Go to Contents Go to Navigation

LPGA star Park In-bee to lean on putter more than ever

All News 17:39 August 09, 2018

JEJU, South Korea, Aug. 9 (Yonhap) -- "Drive for show, putt for dough," a well-worn cliche in golf emphasizing the importance of putting despite the thrill of long tee shots, is ringing quite true for LPGA Hall of Famer Park In-bee, who says she has never needed her putter more.

Park is back in her home country to play at the Jeju Samdasoo Masters on the Korea LPGA (KLPGA) Tour beginning Friday at Ora Country Club on the southern resort island of Jeju. But the world No. 3 is limping into the tournament, having missed cuts at back-to-back majors, the KPGA Women's PGA Championship and Ricoh Women's British Open. She has fallen out of the No. 1 ranking in the process.

Park attributed her recent struggles to her lack of distance off the tee.

South Korean golfer Park In-bee speaks at a press conference ahead of the Jeju Samdasoo Masters on the Korea LPGA (KLPGA) Tour at Ora Country Club in Jeju, Jeju Island, on Aug. 9, 2018. (Yonhap)

"Earlier in the year, when we were playing on hard fairways on the U.S. west coast, I didn't think I was hitting it short," Park said Thursday at a pre-tournament press conference on Thursday. "But on courses where fairways got soft with rain, I realized how much I was lacking in distance. I've never felt that way during my 12 years on the tour. Other players are hitting it farther, and courses have become longer, too."

Park said she has been hitting long irons or hybrids into par-4 greens, when longer hitters were firing short irons, and she's not been able to set up as many birdie opportunities as she'd like.

Park has never been a long hitter. This year, she is 130th in the LPGA with an average of 247.81 yards off the tee. Eight players are sending their drives over 270 yards on average.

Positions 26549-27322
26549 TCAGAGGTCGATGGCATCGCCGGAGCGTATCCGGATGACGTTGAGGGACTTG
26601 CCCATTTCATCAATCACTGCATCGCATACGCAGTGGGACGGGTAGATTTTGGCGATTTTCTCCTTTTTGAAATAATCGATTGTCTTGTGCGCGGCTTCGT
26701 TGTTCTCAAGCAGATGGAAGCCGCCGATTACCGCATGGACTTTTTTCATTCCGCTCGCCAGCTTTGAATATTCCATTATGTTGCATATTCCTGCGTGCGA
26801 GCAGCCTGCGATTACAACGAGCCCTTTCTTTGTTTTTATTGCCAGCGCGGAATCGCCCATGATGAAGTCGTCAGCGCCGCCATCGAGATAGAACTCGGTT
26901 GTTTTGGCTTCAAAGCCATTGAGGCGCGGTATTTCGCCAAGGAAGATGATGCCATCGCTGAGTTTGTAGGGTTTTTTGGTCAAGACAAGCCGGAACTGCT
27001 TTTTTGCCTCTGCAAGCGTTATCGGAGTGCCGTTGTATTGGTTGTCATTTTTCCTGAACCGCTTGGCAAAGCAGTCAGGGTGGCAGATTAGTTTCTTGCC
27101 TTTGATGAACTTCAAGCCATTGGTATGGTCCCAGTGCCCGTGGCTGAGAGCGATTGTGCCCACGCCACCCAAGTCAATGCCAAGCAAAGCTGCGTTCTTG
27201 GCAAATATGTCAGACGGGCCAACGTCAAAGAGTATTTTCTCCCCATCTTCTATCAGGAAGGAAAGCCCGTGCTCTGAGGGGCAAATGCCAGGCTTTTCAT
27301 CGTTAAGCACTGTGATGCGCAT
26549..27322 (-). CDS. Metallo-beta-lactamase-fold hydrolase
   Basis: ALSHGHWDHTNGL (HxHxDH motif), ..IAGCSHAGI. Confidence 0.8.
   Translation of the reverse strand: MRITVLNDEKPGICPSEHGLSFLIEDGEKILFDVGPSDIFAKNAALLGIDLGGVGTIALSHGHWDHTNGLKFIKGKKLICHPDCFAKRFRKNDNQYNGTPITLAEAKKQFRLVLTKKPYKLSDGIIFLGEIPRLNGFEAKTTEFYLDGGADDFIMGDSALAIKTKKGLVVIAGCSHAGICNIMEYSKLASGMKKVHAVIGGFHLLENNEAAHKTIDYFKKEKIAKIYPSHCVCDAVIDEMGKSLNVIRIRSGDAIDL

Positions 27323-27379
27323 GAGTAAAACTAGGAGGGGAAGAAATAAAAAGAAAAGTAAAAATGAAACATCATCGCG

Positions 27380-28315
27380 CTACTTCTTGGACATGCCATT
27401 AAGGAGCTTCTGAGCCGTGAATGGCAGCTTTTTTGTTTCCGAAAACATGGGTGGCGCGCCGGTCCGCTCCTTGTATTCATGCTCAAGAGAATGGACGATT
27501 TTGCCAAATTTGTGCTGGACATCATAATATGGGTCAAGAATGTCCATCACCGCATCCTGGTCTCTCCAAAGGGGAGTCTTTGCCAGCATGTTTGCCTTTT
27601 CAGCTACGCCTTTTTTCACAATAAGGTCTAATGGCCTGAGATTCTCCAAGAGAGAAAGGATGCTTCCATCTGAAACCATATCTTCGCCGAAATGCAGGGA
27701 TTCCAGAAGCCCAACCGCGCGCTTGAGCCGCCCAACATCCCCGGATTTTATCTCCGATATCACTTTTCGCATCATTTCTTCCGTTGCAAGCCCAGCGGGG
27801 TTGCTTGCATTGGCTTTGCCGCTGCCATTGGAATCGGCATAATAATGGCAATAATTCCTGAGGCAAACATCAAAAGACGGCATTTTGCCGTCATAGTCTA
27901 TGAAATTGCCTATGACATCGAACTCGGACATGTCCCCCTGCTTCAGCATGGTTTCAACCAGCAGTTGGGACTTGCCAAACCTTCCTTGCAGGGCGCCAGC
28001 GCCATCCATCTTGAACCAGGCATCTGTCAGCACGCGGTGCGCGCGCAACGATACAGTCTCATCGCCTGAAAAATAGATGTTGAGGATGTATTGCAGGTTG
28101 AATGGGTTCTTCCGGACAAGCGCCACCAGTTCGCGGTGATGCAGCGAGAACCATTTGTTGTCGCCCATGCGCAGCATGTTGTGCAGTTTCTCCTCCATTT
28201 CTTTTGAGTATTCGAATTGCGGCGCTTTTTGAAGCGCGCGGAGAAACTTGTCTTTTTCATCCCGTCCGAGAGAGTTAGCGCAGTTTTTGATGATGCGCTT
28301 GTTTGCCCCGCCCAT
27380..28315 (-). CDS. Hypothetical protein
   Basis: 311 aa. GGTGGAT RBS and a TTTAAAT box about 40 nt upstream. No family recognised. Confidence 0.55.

Park has built her Hall of Fame career with a short stick. In 2018, she is No. 2 in putts per greens in regulation at 1.746, and No. 10 in putting average with 29.13 putts per round. Park has been consistently among the leaders in those categories.

The 30-year-old said she will have to keep wielding a hot putter to be in contention on the tour.

"I don't think trying to increase distance at this point in my career is the answer," she said. "Ultimately, I have to be sharper with my putting and short game."

Park has only played in 11 out of 22 LPGA events this year. Prior to the season, Park said her goal was to stay healthy for the entire year and that she would willingly reduce her playing schedule if necessary.

She rejected the notion that the abbreviated schedule has affected her play.

"I've scaled back so I could avoid injuries, and I am in great physical condition as expected," she said. "I don't think it was a wrong decision to cut down on the schedule."

South Korean golfer Park In-bee (L) works with a junior player during a clinic at Ora Country Club in Jeju, Jeju Island, on Aug. 9, 2018. (Yonhap)

Park also shrugged off losing her No. 1 ranking.

"I was at No. 1 at the start of the season, and I never even expected to be No. 1. It came as a gift," she said. "I never once thought I'd be at the top forever. I fell from the top ranking twice before, and for me, it's just a place where I get to stay temporarily."

Park stirred some controversy last month when she abruptly pulled out of the 2018 UL international Crown, an LPGA team match play competition to be held in South Korea in October. Park only said at the time that she wanted to give another South Korean player a chance to compete, and she didn't reveal much when pressed further Thursday.

"I don't think you should be asking me about why I won't play. You should support those who will play," Park said. "I don't think I should be saying anything more than that."

She did add that the venue for the competition, the Jack Nicklaus Golf Club Korea in Incheon, 40 kilometers west of Seoul, is better for players who hit fades and that it doesn't suit her ball flight.


Send Feedback
How can we improve?
Thanks for your feedback!